But, as with all Clerics, make sure that you clearly connect their faith and reasoning to the adventure. If it is the will of their deity, a devout Cleric will gladly serve accordingly.
Is the Life Cleric Good?
Life Clerics are the undisputed GOAT when it comes to healing in D&D 5e. They’re able to pump out insane levels of healing to keep their party up in even the most dangerous situations.
Even better, gaining proficiency with heavy armor right out of the gate means they’re deceptively tanky. You’re not a squishy, robed priest hiding in the party’s backline as a Life Cleric. You’re an armored agent of your deity dedicated to preserving the lives of your party and destroying evil!
There is a reason that the Life Domain is exactly what comes to mind when most people think of Clerics!
It’s hard to overstate the amount of impact that Life Clerics have on the game. They can almost singlehandedly turn an encounter from almost certain defeat into a resounding victory!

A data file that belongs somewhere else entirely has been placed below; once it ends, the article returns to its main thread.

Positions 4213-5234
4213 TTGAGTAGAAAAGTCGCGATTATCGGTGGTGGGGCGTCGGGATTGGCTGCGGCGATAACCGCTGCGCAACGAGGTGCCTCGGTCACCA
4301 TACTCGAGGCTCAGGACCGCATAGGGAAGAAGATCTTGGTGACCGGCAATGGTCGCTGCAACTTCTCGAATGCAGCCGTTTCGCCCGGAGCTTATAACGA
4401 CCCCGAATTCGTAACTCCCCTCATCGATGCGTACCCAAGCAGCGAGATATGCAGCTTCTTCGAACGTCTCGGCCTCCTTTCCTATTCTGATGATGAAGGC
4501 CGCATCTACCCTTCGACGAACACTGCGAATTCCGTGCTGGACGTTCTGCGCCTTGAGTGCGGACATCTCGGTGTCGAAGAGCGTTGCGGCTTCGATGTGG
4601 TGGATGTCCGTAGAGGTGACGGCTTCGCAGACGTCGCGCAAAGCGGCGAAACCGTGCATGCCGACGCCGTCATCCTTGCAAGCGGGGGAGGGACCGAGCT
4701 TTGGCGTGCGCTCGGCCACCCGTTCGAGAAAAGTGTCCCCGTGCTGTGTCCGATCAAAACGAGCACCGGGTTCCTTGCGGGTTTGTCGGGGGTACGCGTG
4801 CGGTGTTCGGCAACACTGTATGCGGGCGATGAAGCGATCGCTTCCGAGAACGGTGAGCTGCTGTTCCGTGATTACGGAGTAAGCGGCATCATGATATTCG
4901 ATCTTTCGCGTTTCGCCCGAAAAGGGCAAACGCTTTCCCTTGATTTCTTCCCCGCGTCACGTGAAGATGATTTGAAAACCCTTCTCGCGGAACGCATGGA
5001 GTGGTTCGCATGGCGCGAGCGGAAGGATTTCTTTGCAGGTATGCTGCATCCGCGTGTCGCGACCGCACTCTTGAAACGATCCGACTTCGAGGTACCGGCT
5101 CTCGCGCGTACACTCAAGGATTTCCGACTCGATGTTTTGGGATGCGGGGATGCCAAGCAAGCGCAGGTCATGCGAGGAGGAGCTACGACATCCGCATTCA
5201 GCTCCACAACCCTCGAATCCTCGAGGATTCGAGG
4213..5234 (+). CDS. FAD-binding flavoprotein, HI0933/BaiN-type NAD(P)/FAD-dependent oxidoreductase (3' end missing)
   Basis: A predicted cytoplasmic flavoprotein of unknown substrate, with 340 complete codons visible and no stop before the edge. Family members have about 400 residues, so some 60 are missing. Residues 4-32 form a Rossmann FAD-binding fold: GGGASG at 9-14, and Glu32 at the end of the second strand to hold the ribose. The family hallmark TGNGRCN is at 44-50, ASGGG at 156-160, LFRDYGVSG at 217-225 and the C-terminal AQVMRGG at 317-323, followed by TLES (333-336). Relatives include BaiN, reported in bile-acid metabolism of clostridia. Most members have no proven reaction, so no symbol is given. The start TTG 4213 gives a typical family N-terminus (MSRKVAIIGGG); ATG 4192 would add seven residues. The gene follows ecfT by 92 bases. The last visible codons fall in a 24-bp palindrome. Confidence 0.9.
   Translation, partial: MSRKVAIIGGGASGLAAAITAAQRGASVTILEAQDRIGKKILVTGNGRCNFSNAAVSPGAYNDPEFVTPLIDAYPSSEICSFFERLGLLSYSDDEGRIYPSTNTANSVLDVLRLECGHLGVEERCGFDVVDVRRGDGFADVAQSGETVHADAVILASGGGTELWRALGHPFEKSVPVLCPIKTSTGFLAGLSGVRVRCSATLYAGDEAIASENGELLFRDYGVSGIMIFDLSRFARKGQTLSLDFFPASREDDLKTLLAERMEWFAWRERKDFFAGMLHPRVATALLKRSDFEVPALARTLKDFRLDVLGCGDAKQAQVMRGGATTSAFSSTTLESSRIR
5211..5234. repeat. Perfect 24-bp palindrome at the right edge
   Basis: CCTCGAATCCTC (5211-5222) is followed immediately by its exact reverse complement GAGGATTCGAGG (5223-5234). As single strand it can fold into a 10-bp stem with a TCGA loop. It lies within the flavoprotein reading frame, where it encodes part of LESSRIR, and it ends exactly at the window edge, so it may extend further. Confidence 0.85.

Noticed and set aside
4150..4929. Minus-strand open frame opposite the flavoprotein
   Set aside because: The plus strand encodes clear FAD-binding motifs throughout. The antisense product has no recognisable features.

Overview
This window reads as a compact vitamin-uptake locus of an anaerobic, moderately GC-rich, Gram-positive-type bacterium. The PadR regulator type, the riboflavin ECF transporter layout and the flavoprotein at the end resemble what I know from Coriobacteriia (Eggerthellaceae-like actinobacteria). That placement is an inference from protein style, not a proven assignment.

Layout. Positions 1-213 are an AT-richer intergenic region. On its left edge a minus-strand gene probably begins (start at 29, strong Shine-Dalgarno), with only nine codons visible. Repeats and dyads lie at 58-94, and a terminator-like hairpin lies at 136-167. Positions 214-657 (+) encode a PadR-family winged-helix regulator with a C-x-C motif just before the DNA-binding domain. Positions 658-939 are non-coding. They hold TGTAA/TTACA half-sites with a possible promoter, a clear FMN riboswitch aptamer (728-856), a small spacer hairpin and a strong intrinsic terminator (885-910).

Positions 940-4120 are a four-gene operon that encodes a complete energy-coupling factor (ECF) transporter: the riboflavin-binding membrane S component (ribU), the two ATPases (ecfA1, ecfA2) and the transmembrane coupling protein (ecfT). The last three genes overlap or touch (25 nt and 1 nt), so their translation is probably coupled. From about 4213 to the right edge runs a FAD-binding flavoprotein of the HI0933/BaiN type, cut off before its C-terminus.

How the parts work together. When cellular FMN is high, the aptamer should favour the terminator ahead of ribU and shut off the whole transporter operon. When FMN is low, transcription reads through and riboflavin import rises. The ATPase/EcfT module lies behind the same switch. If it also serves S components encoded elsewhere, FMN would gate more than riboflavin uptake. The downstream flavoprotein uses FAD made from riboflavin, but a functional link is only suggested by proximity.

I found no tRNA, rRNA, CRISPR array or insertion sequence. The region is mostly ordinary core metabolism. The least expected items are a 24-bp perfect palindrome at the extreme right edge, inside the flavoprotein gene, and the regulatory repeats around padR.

Honestly, the Life Cleric is so good that it’s almost difficult to justify even considering a different domain.
When you say that you’re playing a Cleric, the party will almost certainly be happy. If you mention that you’re playing something other than the Life Domain, you might need to do some explaining. (That’s been my experience and observations, anyway.)
In any case, the Life Cleric is unmatched in their healing abilities and every party is better for having one!
Curious how the Life Cleric stacks up against the other Divine Domains? Check out my ranking of every Cleric subclass in D&D 5e!
Conclusion – Life Cleric in D&D 5e
I hope you’ve found this guide to the Life Cleric in D&D 5e helpful!
What are your thoughts on the Life Domain? Let’s chat in the comments!
I’ve had a ton of requests for Cleric guides so I’m excited to start getting those published. If there’s a particular Cleric subclass you’d like to see a guide for, let me know! (There are a ton of subclass options for Clerics and commenting lets me know what will be the most helpful for you!)